When you think fall, you may think of pumpkin spice lattes and comforting soups, but for many of us, seasonal allergies come to mind. If you find yourself sneezing more than usual, there are several possible causes.
Ragweed could be to blame, as it’s the biggest allergy trigger in the fall allergy season. Ragweed is a yellow flower that can cause allergic rhinitis, also known as hay fever. Ragweed begins to release pollen in August and continues well into September and October. Ragweed allergy symptoms affect approximately 23 million people in the US alone. About 75% of people who are allergic to spring plants also have reactions to ragweed and its fine-powder pollen. Ragweed doesn’t even have to grow on your home turf – its pollen can travel for hundreds of miles on the wind.
To reduce ragweed allergy symptoms
Monitor your local pollen count! Local newspapers and TV news websites often publish daily reports.
Stay indoors as much as you can, especially during peak hours (usually mid-morning to early afternoon) and keep your doors and windows closed.
When you do go outside, wear a mask to filter pollen.
When driving, keep your windows completely closed, and when you return home, remove your shoes and jacket before going inside. You don’t want to bring any pollen that you’ve picked up outside into your home.
Vacuum carpets and upholstery regularly, and wash your clothes, linens, and curtains regularly. After you’ve washed your clothes, avoid drying them on a line outdoors.
Shower before bed, and wash sheets in hot water to remove allergens brought indoors on your hair in clothes.
Another fall allergy trigger is mold. Molds are fungi that often grow in damp areas in a house, such as basements or bathrooms. Outdoor mold spores thrive in damp outdoor places like piles of wet leaves.
To reduce mold allergy symptoms
Use a dehumidifier in the house, especially in the basement. Air should be between 35 and 50 percent humidity.
Clean bathrooms and the kitchen regularly, preferably with a non-chemical solution such as vinegar.
Rake your yard of fallen leaves and remove leaves from gutters. Keep compost and yard-waste piles as far away from the house as possible and wear a protective mask when raking leaves and cleaning compost bins.
Wear a mask when you rake leaves so you don't breathe in mold spores - Clean heating vents and change your furnace filter before turning your heat on for the first time
If you’re sneezing and wheezing, with a runny nose, you may be affected by dust mites. Dust mites are microscopic arthropods that feed primarily on flakes of human skin that are shed around the home. Dust mites are most active during humid summer months, yet fall is when they tend to cozy up in heating systems, re-entering your indoor air when you first turn on the heat in the fall. Often children are affected when they start the new school year since mold and dust mites are common in schools. The best natural remedies center on preventing exposure to the critters.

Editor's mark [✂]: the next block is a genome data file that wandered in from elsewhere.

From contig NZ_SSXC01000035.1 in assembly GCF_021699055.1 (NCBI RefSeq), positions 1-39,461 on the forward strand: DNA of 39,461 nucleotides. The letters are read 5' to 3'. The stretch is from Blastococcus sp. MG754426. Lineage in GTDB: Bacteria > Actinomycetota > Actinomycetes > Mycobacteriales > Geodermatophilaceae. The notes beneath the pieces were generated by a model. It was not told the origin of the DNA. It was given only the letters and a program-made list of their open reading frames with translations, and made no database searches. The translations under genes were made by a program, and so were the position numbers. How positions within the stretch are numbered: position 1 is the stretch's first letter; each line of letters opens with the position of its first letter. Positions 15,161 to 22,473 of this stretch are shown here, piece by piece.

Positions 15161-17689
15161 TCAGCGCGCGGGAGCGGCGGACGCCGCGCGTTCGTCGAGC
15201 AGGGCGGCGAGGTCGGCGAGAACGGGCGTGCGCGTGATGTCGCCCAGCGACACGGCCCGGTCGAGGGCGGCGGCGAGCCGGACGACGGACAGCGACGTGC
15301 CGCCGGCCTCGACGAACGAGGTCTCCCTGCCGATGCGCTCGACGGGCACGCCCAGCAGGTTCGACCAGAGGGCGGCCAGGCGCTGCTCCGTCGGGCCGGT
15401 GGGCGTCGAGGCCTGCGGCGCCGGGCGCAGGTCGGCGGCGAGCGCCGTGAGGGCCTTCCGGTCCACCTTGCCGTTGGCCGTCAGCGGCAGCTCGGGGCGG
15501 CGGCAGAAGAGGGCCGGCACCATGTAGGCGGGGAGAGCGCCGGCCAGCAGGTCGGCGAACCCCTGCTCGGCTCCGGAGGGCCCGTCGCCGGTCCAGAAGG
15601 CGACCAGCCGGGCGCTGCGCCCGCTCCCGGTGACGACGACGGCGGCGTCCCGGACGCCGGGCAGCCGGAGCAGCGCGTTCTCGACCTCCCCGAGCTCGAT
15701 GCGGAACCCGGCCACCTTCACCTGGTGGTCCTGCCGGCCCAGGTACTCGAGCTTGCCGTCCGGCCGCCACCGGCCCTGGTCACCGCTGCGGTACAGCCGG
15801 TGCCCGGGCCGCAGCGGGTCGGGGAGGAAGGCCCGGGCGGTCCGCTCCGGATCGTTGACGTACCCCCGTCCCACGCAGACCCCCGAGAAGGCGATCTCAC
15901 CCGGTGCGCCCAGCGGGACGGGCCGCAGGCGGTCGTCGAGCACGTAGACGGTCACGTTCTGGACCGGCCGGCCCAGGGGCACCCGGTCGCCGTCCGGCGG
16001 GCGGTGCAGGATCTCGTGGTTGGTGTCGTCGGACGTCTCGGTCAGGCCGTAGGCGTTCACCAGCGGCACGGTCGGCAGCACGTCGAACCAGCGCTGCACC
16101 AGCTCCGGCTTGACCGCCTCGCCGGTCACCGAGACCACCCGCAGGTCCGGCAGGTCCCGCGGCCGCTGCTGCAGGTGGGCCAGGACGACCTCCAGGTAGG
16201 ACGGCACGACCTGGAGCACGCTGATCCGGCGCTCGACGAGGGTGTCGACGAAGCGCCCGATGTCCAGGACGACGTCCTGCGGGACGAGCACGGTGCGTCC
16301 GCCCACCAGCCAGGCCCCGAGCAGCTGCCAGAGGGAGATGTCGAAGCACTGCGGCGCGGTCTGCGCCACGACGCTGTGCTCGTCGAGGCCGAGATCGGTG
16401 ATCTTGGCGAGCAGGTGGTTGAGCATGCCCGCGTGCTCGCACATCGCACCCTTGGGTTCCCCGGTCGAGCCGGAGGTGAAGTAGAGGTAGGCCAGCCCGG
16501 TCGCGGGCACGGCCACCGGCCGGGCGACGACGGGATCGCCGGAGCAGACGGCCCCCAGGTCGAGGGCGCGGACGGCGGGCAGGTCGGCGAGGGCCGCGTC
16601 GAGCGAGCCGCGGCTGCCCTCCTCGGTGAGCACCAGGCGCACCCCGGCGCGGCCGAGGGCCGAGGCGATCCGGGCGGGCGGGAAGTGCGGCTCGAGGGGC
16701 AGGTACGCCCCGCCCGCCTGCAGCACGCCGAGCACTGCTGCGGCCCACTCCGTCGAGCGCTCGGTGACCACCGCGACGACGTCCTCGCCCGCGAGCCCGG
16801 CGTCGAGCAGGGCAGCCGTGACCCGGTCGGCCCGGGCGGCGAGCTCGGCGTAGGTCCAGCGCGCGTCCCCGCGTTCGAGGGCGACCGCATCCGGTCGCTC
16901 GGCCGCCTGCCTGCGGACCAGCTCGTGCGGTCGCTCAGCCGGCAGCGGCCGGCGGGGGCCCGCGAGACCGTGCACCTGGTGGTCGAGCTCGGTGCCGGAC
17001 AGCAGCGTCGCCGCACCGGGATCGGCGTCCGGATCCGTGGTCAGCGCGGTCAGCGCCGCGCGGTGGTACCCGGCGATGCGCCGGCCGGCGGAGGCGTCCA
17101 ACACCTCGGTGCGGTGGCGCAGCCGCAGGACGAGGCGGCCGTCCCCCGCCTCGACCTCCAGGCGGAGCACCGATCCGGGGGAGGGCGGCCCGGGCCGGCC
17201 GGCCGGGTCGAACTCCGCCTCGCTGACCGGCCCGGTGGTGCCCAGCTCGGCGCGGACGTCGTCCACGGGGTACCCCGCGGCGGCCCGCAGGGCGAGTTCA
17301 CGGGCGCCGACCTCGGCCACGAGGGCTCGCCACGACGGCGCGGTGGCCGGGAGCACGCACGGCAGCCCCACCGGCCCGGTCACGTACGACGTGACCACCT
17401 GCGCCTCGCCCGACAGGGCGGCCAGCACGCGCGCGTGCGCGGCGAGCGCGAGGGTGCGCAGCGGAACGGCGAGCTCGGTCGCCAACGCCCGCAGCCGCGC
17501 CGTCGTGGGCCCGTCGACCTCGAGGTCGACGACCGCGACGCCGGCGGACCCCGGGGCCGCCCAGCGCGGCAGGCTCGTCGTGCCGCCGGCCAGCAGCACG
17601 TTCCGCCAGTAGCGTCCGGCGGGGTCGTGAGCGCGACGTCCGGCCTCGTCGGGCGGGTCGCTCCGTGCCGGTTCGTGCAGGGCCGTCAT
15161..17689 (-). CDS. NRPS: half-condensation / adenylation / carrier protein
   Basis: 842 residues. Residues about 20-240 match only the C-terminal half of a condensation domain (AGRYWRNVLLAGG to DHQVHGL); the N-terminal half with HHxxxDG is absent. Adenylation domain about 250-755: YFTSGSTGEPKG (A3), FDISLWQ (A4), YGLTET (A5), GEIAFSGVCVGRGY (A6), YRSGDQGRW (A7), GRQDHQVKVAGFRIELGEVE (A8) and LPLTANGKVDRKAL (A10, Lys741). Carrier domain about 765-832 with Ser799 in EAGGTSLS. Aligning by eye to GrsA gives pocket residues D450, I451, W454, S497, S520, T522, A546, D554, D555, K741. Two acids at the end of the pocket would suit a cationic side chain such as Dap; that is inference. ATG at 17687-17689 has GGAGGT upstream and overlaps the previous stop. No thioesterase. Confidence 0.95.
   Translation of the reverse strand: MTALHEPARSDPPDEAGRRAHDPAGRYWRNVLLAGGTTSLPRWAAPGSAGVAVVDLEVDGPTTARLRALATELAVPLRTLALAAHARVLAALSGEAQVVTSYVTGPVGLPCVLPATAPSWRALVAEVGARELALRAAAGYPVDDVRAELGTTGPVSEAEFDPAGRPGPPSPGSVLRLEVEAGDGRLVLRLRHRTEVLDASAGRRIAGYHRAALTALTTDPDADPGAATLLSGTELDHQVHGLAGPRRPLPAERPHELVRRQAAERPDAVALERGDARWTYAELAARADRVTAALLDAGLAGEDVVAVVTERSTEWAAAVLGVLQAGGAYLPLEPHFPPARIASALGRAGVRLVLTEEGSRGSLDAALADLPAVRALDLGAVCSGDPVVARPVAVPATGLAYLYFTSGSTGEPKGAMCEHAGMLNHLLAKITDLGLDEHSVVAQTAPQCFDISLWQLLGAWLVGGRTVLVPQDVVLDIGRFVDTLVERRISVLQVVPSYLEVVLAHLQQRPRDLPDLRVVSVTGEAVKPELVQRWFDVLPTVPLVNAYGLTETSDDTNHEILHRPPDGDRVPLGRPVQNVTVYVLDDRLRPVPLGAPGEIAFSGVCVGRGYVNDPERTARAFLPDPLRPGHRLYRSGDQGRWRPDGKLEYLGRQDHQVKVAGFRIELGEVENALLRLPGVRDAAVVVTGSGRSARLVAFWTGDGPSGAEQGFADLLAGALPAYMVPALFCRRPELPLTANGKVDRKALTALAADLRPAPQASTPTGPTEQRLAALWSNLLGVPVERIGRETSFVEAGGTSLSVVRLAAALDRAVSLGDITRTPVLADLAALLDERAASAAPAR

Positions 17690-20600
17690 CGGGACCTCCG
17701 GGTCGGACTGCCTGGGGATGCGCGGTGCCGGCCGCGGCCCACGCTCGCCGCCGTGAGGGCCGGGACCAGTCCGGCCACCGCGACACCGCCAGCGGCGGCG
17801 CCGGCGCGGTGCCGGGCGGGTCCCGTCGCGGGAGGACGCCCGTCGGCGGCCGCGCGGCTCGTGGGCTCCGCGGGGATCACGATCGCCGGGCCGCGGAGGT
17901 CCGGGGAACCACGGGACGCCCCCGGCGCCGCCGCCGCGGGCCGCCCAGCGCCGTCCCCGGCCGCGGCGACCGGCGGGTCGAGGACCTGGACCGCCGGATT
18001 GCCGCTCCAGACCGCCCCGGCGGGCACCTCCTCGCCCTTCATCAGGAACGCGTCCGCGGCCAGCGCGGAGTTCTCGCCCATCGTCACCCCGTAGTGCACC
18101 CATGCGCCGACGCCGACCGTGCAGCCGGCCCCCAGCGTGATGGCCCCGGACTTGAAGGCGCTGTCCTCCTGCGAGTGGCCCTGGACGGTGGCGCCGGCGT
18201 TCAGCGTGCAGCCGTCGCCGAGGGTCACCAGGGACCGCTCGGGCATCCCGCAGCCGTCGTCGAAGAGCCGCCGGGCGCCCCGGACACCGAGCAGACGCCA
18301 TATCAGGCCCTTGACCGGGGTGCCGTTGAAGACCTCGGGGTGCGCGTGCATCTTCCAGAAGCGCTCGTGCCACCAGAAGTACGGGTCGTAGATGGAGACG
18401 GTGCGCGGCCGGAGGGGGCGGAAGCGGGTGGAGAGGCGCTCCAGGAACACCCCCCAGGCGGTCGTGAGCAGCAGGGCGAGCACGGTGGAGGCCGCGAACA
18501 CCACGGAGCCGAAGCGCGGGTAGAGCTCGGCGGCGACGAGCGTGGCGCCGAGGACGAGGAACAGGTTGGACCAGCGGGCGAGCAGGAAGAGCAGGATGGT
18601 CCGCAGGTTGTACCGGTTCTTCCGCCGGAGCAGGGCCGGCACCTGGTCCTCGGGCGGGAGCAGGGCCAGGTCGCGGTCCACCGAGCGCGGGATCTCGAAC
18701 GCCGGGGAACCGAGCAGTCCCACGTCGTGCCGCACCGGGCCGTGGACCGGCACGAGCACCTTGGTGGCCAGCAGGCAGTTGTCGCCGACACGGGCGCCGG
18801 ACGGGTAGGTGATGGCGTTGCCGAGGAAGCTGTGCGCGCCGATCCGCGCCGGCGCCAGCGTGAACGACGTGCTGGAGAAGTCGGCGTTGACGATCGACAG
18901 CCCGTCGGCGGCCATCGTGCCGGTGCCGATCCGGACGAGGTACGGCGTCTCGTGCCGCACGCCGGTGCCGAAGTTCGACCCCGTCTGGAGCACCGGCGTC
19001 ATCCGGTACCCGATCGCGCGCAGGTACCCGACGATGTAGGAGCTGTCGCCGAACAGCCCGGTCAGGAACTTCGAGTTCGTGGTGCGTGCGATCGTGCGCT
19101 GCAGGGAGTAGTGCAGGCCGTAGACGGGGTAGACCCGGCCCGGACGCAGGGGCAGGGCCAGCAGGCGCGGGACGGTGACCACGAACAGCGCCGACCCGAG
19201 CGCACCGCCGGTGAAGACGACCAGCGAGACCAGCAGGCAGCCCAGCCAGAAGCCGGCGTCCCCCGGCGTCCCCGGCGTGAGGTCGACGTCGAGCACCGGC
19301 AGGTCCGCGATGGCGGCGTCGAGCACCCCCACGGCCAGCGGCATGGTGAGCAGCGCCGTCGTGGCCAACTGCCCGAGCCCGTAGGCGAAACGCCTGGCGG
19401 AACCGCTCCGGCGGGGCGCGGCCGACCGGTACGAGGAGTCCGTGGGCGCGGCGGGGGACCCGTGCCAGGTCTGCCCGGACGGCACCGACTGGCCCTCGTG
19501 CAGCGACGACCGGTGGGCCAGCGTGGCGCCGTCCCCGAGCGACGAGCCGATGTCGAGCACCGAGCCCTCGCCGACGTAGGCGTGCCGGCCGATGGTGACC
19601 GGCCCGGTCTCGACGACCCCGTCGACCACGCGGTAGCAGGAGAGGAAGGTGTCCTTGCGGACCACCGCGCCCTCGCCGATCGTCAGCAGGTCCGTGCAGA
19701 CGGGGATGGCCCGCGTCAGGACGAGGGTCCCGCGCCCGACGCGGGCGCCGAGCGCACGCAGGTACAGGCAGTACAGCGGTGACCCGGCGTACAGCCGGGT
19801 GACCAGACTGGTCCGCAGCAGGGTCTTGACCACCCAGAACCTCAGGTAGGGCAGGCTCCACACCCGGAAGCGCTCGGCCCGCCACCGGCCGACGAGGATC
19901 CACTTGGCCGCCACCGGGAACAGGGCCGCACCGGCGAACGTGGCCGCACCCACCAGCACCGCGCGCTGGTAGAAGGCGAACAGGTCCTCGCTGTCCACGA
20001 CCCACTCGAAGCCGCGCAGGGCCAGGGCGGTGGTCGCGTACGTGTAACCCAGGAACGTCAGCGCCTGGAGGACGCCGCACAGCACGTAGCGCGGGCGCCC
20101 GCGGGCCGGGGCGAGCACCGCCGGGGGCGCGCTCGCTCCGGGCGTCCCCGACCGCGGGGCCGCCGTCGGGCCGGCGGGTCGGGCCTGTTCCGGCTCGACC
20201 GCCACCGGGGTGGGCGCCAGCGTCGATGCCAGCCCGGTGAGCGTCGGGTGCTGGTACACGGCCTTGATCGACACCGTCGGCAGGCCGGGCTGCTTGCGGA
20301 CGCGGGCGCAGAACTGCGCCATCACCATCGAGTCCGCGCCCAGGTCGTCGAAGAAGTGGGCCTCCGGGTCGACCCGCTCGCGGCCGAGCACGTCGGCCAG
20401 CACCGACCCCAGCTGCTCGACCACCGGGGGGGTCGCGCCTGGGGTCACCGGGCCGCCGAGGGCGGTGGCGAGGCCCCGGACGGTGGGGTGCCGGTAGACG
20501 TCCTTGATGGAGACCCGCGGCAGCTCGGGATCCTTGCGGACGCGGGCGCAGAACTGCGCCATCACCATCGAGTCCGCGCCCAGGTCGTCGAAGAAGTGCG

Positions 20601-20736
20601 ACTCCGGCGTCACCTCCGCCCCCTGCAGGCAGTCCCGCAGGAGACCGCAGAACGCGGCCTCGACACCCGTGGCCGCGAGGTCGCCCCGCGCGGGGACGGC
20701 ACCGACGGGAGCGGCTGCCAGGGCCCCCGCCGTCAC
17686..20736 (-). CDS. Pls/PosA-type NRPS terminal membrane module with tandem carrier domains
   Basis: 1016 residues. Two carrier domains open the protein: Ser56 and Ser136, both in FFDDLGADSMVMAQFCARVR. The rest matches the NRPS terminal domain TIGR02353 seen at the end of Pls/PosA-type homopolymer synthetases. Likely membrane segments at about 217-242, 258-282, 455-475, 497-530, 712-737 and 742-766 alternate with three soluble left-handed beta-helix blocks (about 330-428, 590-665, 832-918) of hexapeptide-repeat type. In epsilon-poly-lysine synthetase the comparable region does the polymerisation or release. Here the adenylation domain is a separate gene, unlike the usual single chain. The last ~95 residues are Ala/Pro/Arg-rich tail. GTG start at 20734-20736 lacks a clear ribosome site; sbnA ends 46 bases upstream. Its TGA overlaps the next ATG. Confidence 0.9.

To reduce dust mite allergy symptoms
Before you turn the central heating on for the first time after summer, clean the air vents throughout the house. Allergens can get trapped in the vents and will fill the air as soon as you start the furnace.
Dust mites love bedrooms! Cover your mattress and pillows in dust-proof covers, and regularly wash all bedding in hot water.
Dust and vacuum your home regularly. Be sure to wear a filtering mask while cleaning.
Consider replacing wall-to-wall carpet with hardwood floors.
Air purifier for fall allergies
Natural remedies can help prevent or relieve allergy attacks, but to treat fall allergies, we also recommend investing in an air purifier for your bedroom, because many allergy sufferers experience attacks in the middle of the night. At night, the human respiratory system relaxes during sleep, so things you can handle during the day become more challenging. If you keep an air purifier running in your bedroom 24 hours a day with the door closed, the bedroom will have the purest air in your house. This can help relieve allergy symptoms in the daytime too. And a Blueair air purifier works so quietly that you can not only sleep next to it, you might even have to check to make sure it is switched on.
Blueair air purifiers meet U.S. and European HEPA standards for air purification. Our HEPASilent™ technology delivers especially high performance and efficiency by combining electrostatic and mechanical filtration technologies. This combination, pioneered by Blueair, delivers high Clean Air Delivery Rate (CADR) with whisper-silent operation and high energy efficiency. And on its lowest setting, a Blueair air purifier uses less electricity than a small lightbulb, while still achieving a 99.7% filtration efficiency of airborne particles down to 0.1 micron in size.
When you are already dealing with chronic sensitivity to things like pollen, mold and other airborne allergens, you are more susceptible to rapid changes in temperature and moisture, and to catching a common cold or flu. Our Blueair purifiers will help with that, too, since they remove viruses and bacteria in addition to dust, pollen, mold spores, pet dander and smoke.
No other air purifiers deliver such high performance on so many parameters, all at the same time. Just be sure to choose an air purifier that is designed for your room size. If you have severe allergies, it can be helpful to choose an air purifier that is intended for a larger room size.